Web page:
Stirio Hands-Free Stirrer mixes it up in the kitchen


Stirio Hands-Free Stirrer mixes it up in the kitchen

Making risotto is a labor of love. It’s rice, after all, turned into something wonderful but the constant stirring that’s required scares off some people and getting to perfection takes time. But what if a motorized pot stirrer could make the risotto? The Stirio Hands-Free Stirrer, $ 54, is claimed to do just that and more, so the experts at Consumer Reports put Stirio to the test.

Stirio claims

“Clamps onto your pot and will stir any food; for example, porridge, risotto, or stew, while you can put your feet up and enjoy a glass of wine or set the table.” Made in Norway, the manufacturer is Unikia and it claims that Stirio is safe to use with nonstick coated pots, the rechargeable motor provides at least one hour of stirring before you recharge it, the motor is silent, and that Stirio is easy to use and clean and dishwasher safe, except for the motor, of course.

How it works

The clip-on bridge clamps the Stirio to the pot and centers it so that the stirring arms reach and sweep the entire cooking surface. Stirio can be used with pots that are 6 to 10 inches in diameter and 3 to 7 inches deep. It has a rechargeable battery for power, operates continuously unless you turn it off, and has one stirring speed. An optional silicone lid ($ 29) fits over and around the bridge, working with different sized pots and containing boil-overs. We did not include this in our tests.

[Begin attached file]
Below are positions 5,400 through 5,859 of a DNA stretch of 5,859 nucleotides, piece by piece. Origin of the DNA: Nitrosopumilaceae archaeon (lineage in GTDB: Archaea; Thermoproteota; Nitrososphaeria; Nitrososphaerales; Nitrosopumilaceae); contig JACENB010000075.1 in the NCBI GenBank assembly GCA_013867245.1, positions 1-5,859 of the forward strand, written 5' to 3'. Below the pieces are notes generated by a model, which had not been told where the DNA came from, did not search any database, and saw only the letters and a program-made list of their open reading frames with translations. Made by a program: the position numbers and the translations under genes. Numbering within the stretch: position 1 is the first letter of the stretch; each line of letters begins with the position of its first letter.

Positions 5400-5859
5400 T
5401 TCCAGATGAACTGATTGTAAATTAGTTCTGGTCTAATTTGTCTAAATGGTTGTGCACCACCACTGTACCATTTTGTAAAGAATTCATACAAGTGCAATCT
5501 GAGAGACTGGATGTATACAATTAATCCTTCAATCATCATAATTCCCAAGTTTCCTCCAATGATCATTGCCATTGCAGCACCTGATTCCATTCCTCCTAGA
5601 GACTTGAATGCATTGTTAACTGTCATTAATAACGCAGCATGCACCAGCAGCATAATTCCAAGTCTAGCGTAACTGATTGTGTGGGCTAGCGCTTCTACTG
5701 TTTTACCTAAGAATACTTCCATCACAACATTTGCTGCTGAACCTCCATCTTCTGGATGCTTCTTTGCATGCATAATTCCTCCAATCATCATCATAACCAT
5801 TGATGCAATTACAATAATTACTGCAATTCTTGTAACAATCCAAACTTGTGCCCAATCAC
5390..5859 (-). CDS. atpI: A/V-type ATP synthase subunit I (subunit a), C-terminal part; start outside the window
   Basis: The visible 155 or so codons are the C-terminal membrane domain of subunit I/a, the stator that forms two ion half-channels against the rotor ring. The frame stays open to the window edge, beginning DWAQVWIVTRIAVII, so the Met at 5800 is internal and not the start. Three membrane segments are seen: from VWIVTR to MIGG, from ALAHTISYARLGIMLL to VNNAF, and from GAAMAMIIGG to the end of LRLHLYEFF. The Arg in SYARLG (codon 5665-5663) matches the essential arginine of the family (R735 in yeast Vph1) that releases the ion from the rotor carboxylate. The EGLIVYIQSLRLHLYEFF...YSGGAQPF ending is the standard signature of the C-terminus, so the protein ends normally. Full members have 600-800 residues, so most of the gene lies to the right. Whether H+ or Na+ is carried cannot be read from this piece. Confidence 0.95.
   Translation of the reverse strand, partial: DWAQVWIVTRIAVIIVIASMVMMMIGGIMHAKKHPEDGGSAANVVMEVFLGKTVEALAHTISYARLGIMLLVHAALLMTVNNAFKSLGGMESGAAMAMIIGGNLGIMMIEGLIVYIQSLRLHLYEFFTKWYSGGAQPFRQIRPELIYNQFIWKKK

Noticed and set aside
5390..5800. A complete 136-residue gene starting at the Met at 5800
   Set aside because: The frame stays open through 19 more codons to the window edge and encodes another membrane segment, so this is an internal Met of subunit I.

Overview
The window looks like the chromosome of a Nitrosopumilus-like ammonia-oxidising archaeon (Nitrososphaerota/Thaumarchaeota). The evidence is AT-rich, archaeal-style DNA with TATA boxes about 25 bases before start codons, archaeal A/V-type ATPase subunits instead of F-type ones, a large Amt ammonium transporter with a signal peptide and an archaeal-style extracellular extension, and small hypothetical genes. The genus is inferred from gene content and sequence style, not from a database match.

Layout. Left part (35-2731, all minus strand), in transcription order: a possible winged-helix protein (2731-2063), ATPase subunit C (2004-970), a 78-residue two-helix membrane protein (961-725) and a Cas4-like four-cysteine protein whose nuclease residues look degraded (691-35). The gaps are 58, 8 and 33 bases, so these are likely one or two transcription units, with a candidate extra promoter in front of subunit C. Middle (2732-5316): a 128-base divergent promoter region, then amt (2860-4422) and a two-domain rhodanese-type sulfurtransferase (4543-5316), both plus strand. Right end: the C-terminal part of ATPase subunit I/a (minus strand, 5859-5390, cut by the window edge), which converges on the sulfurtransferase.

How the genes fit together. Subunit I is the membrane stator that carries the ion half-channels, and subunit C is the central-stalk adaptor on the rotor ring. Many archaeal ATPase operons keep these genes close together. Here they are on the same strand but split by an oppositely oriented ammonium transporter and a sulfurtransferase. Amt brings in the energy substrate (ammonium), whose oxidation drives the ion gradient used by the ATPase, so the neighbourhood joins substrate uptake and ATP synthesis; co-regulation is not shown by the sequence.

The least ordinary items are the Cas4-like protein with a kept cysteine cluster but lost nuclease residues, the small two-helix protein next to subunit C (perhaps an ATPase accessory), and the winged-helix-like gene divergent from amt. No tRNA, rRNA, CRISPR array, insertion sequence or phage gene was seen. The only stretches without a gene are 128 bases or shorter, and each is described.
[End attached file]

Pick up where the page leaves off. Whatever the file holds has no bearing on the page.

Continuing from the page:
How we tested

We tested the Stirio by using it to cook risotto, chili, soup, grits, and caramelized onions.

What we found

Stirio was very flexible in the size pots it fits, and it worked great with thinner sauces and soups. But for other foods it complained loudly and/or failed to stir the food entirely. For example, Stirio worked with the risotto once the stock was added, but prior to that simply moved the grains around the pan without stirring. And it failed to move onions when trying to stir them early in the caramelizing process. In the much thicker chili, it simply did not move. Tested at higher temperatures on a gas range, when stirring is more important, the flame’s heat melted the plastic of the bridge clamp that holds Stirio to the pot’s sides—though the instructions do warn of this possibility.
 
Stirio worked best on sauces and soups, which usually do not require constant stirring. Adding an intermittent mode would improve Stirio as would adding rigid low-profile blades that could handle chili and other thicker foods or recipes that don’t include liquids.

Need to know

It’s battery-powered so it has an upper time limit, which may vary with what you are stirring. Once the battery dies, the Stirio cannot be used while plugged in until it is recharged. The motor is definitely not silent, and its noise can become a bit grating in an otherwise quiet kitchen.  You’ll also need a Europe-to-US plug adapter, since it comes with a European power plug.

Manufacturers get that you’re busy and that’s why you’ll see more appliances that claim to free you up in the kitchen. KitchenAid promises that its Stir Tower, an optional accessory for the KitchenAid’s Multi-Cooker, works like your own personal sous chef, keeping things moving no matter what you’re cooking. Read “The Multi-talented KitchenAid Multi-Cooker” to find out what our tests revealed about that small appliance. Questions? Send them to kjaneway@consumer.org.
 
—Kimberly Janeway

Consumer Reports has no relationship with any advertisers on this website. Copyright © 2006-2015 Consumers Union of U.S.

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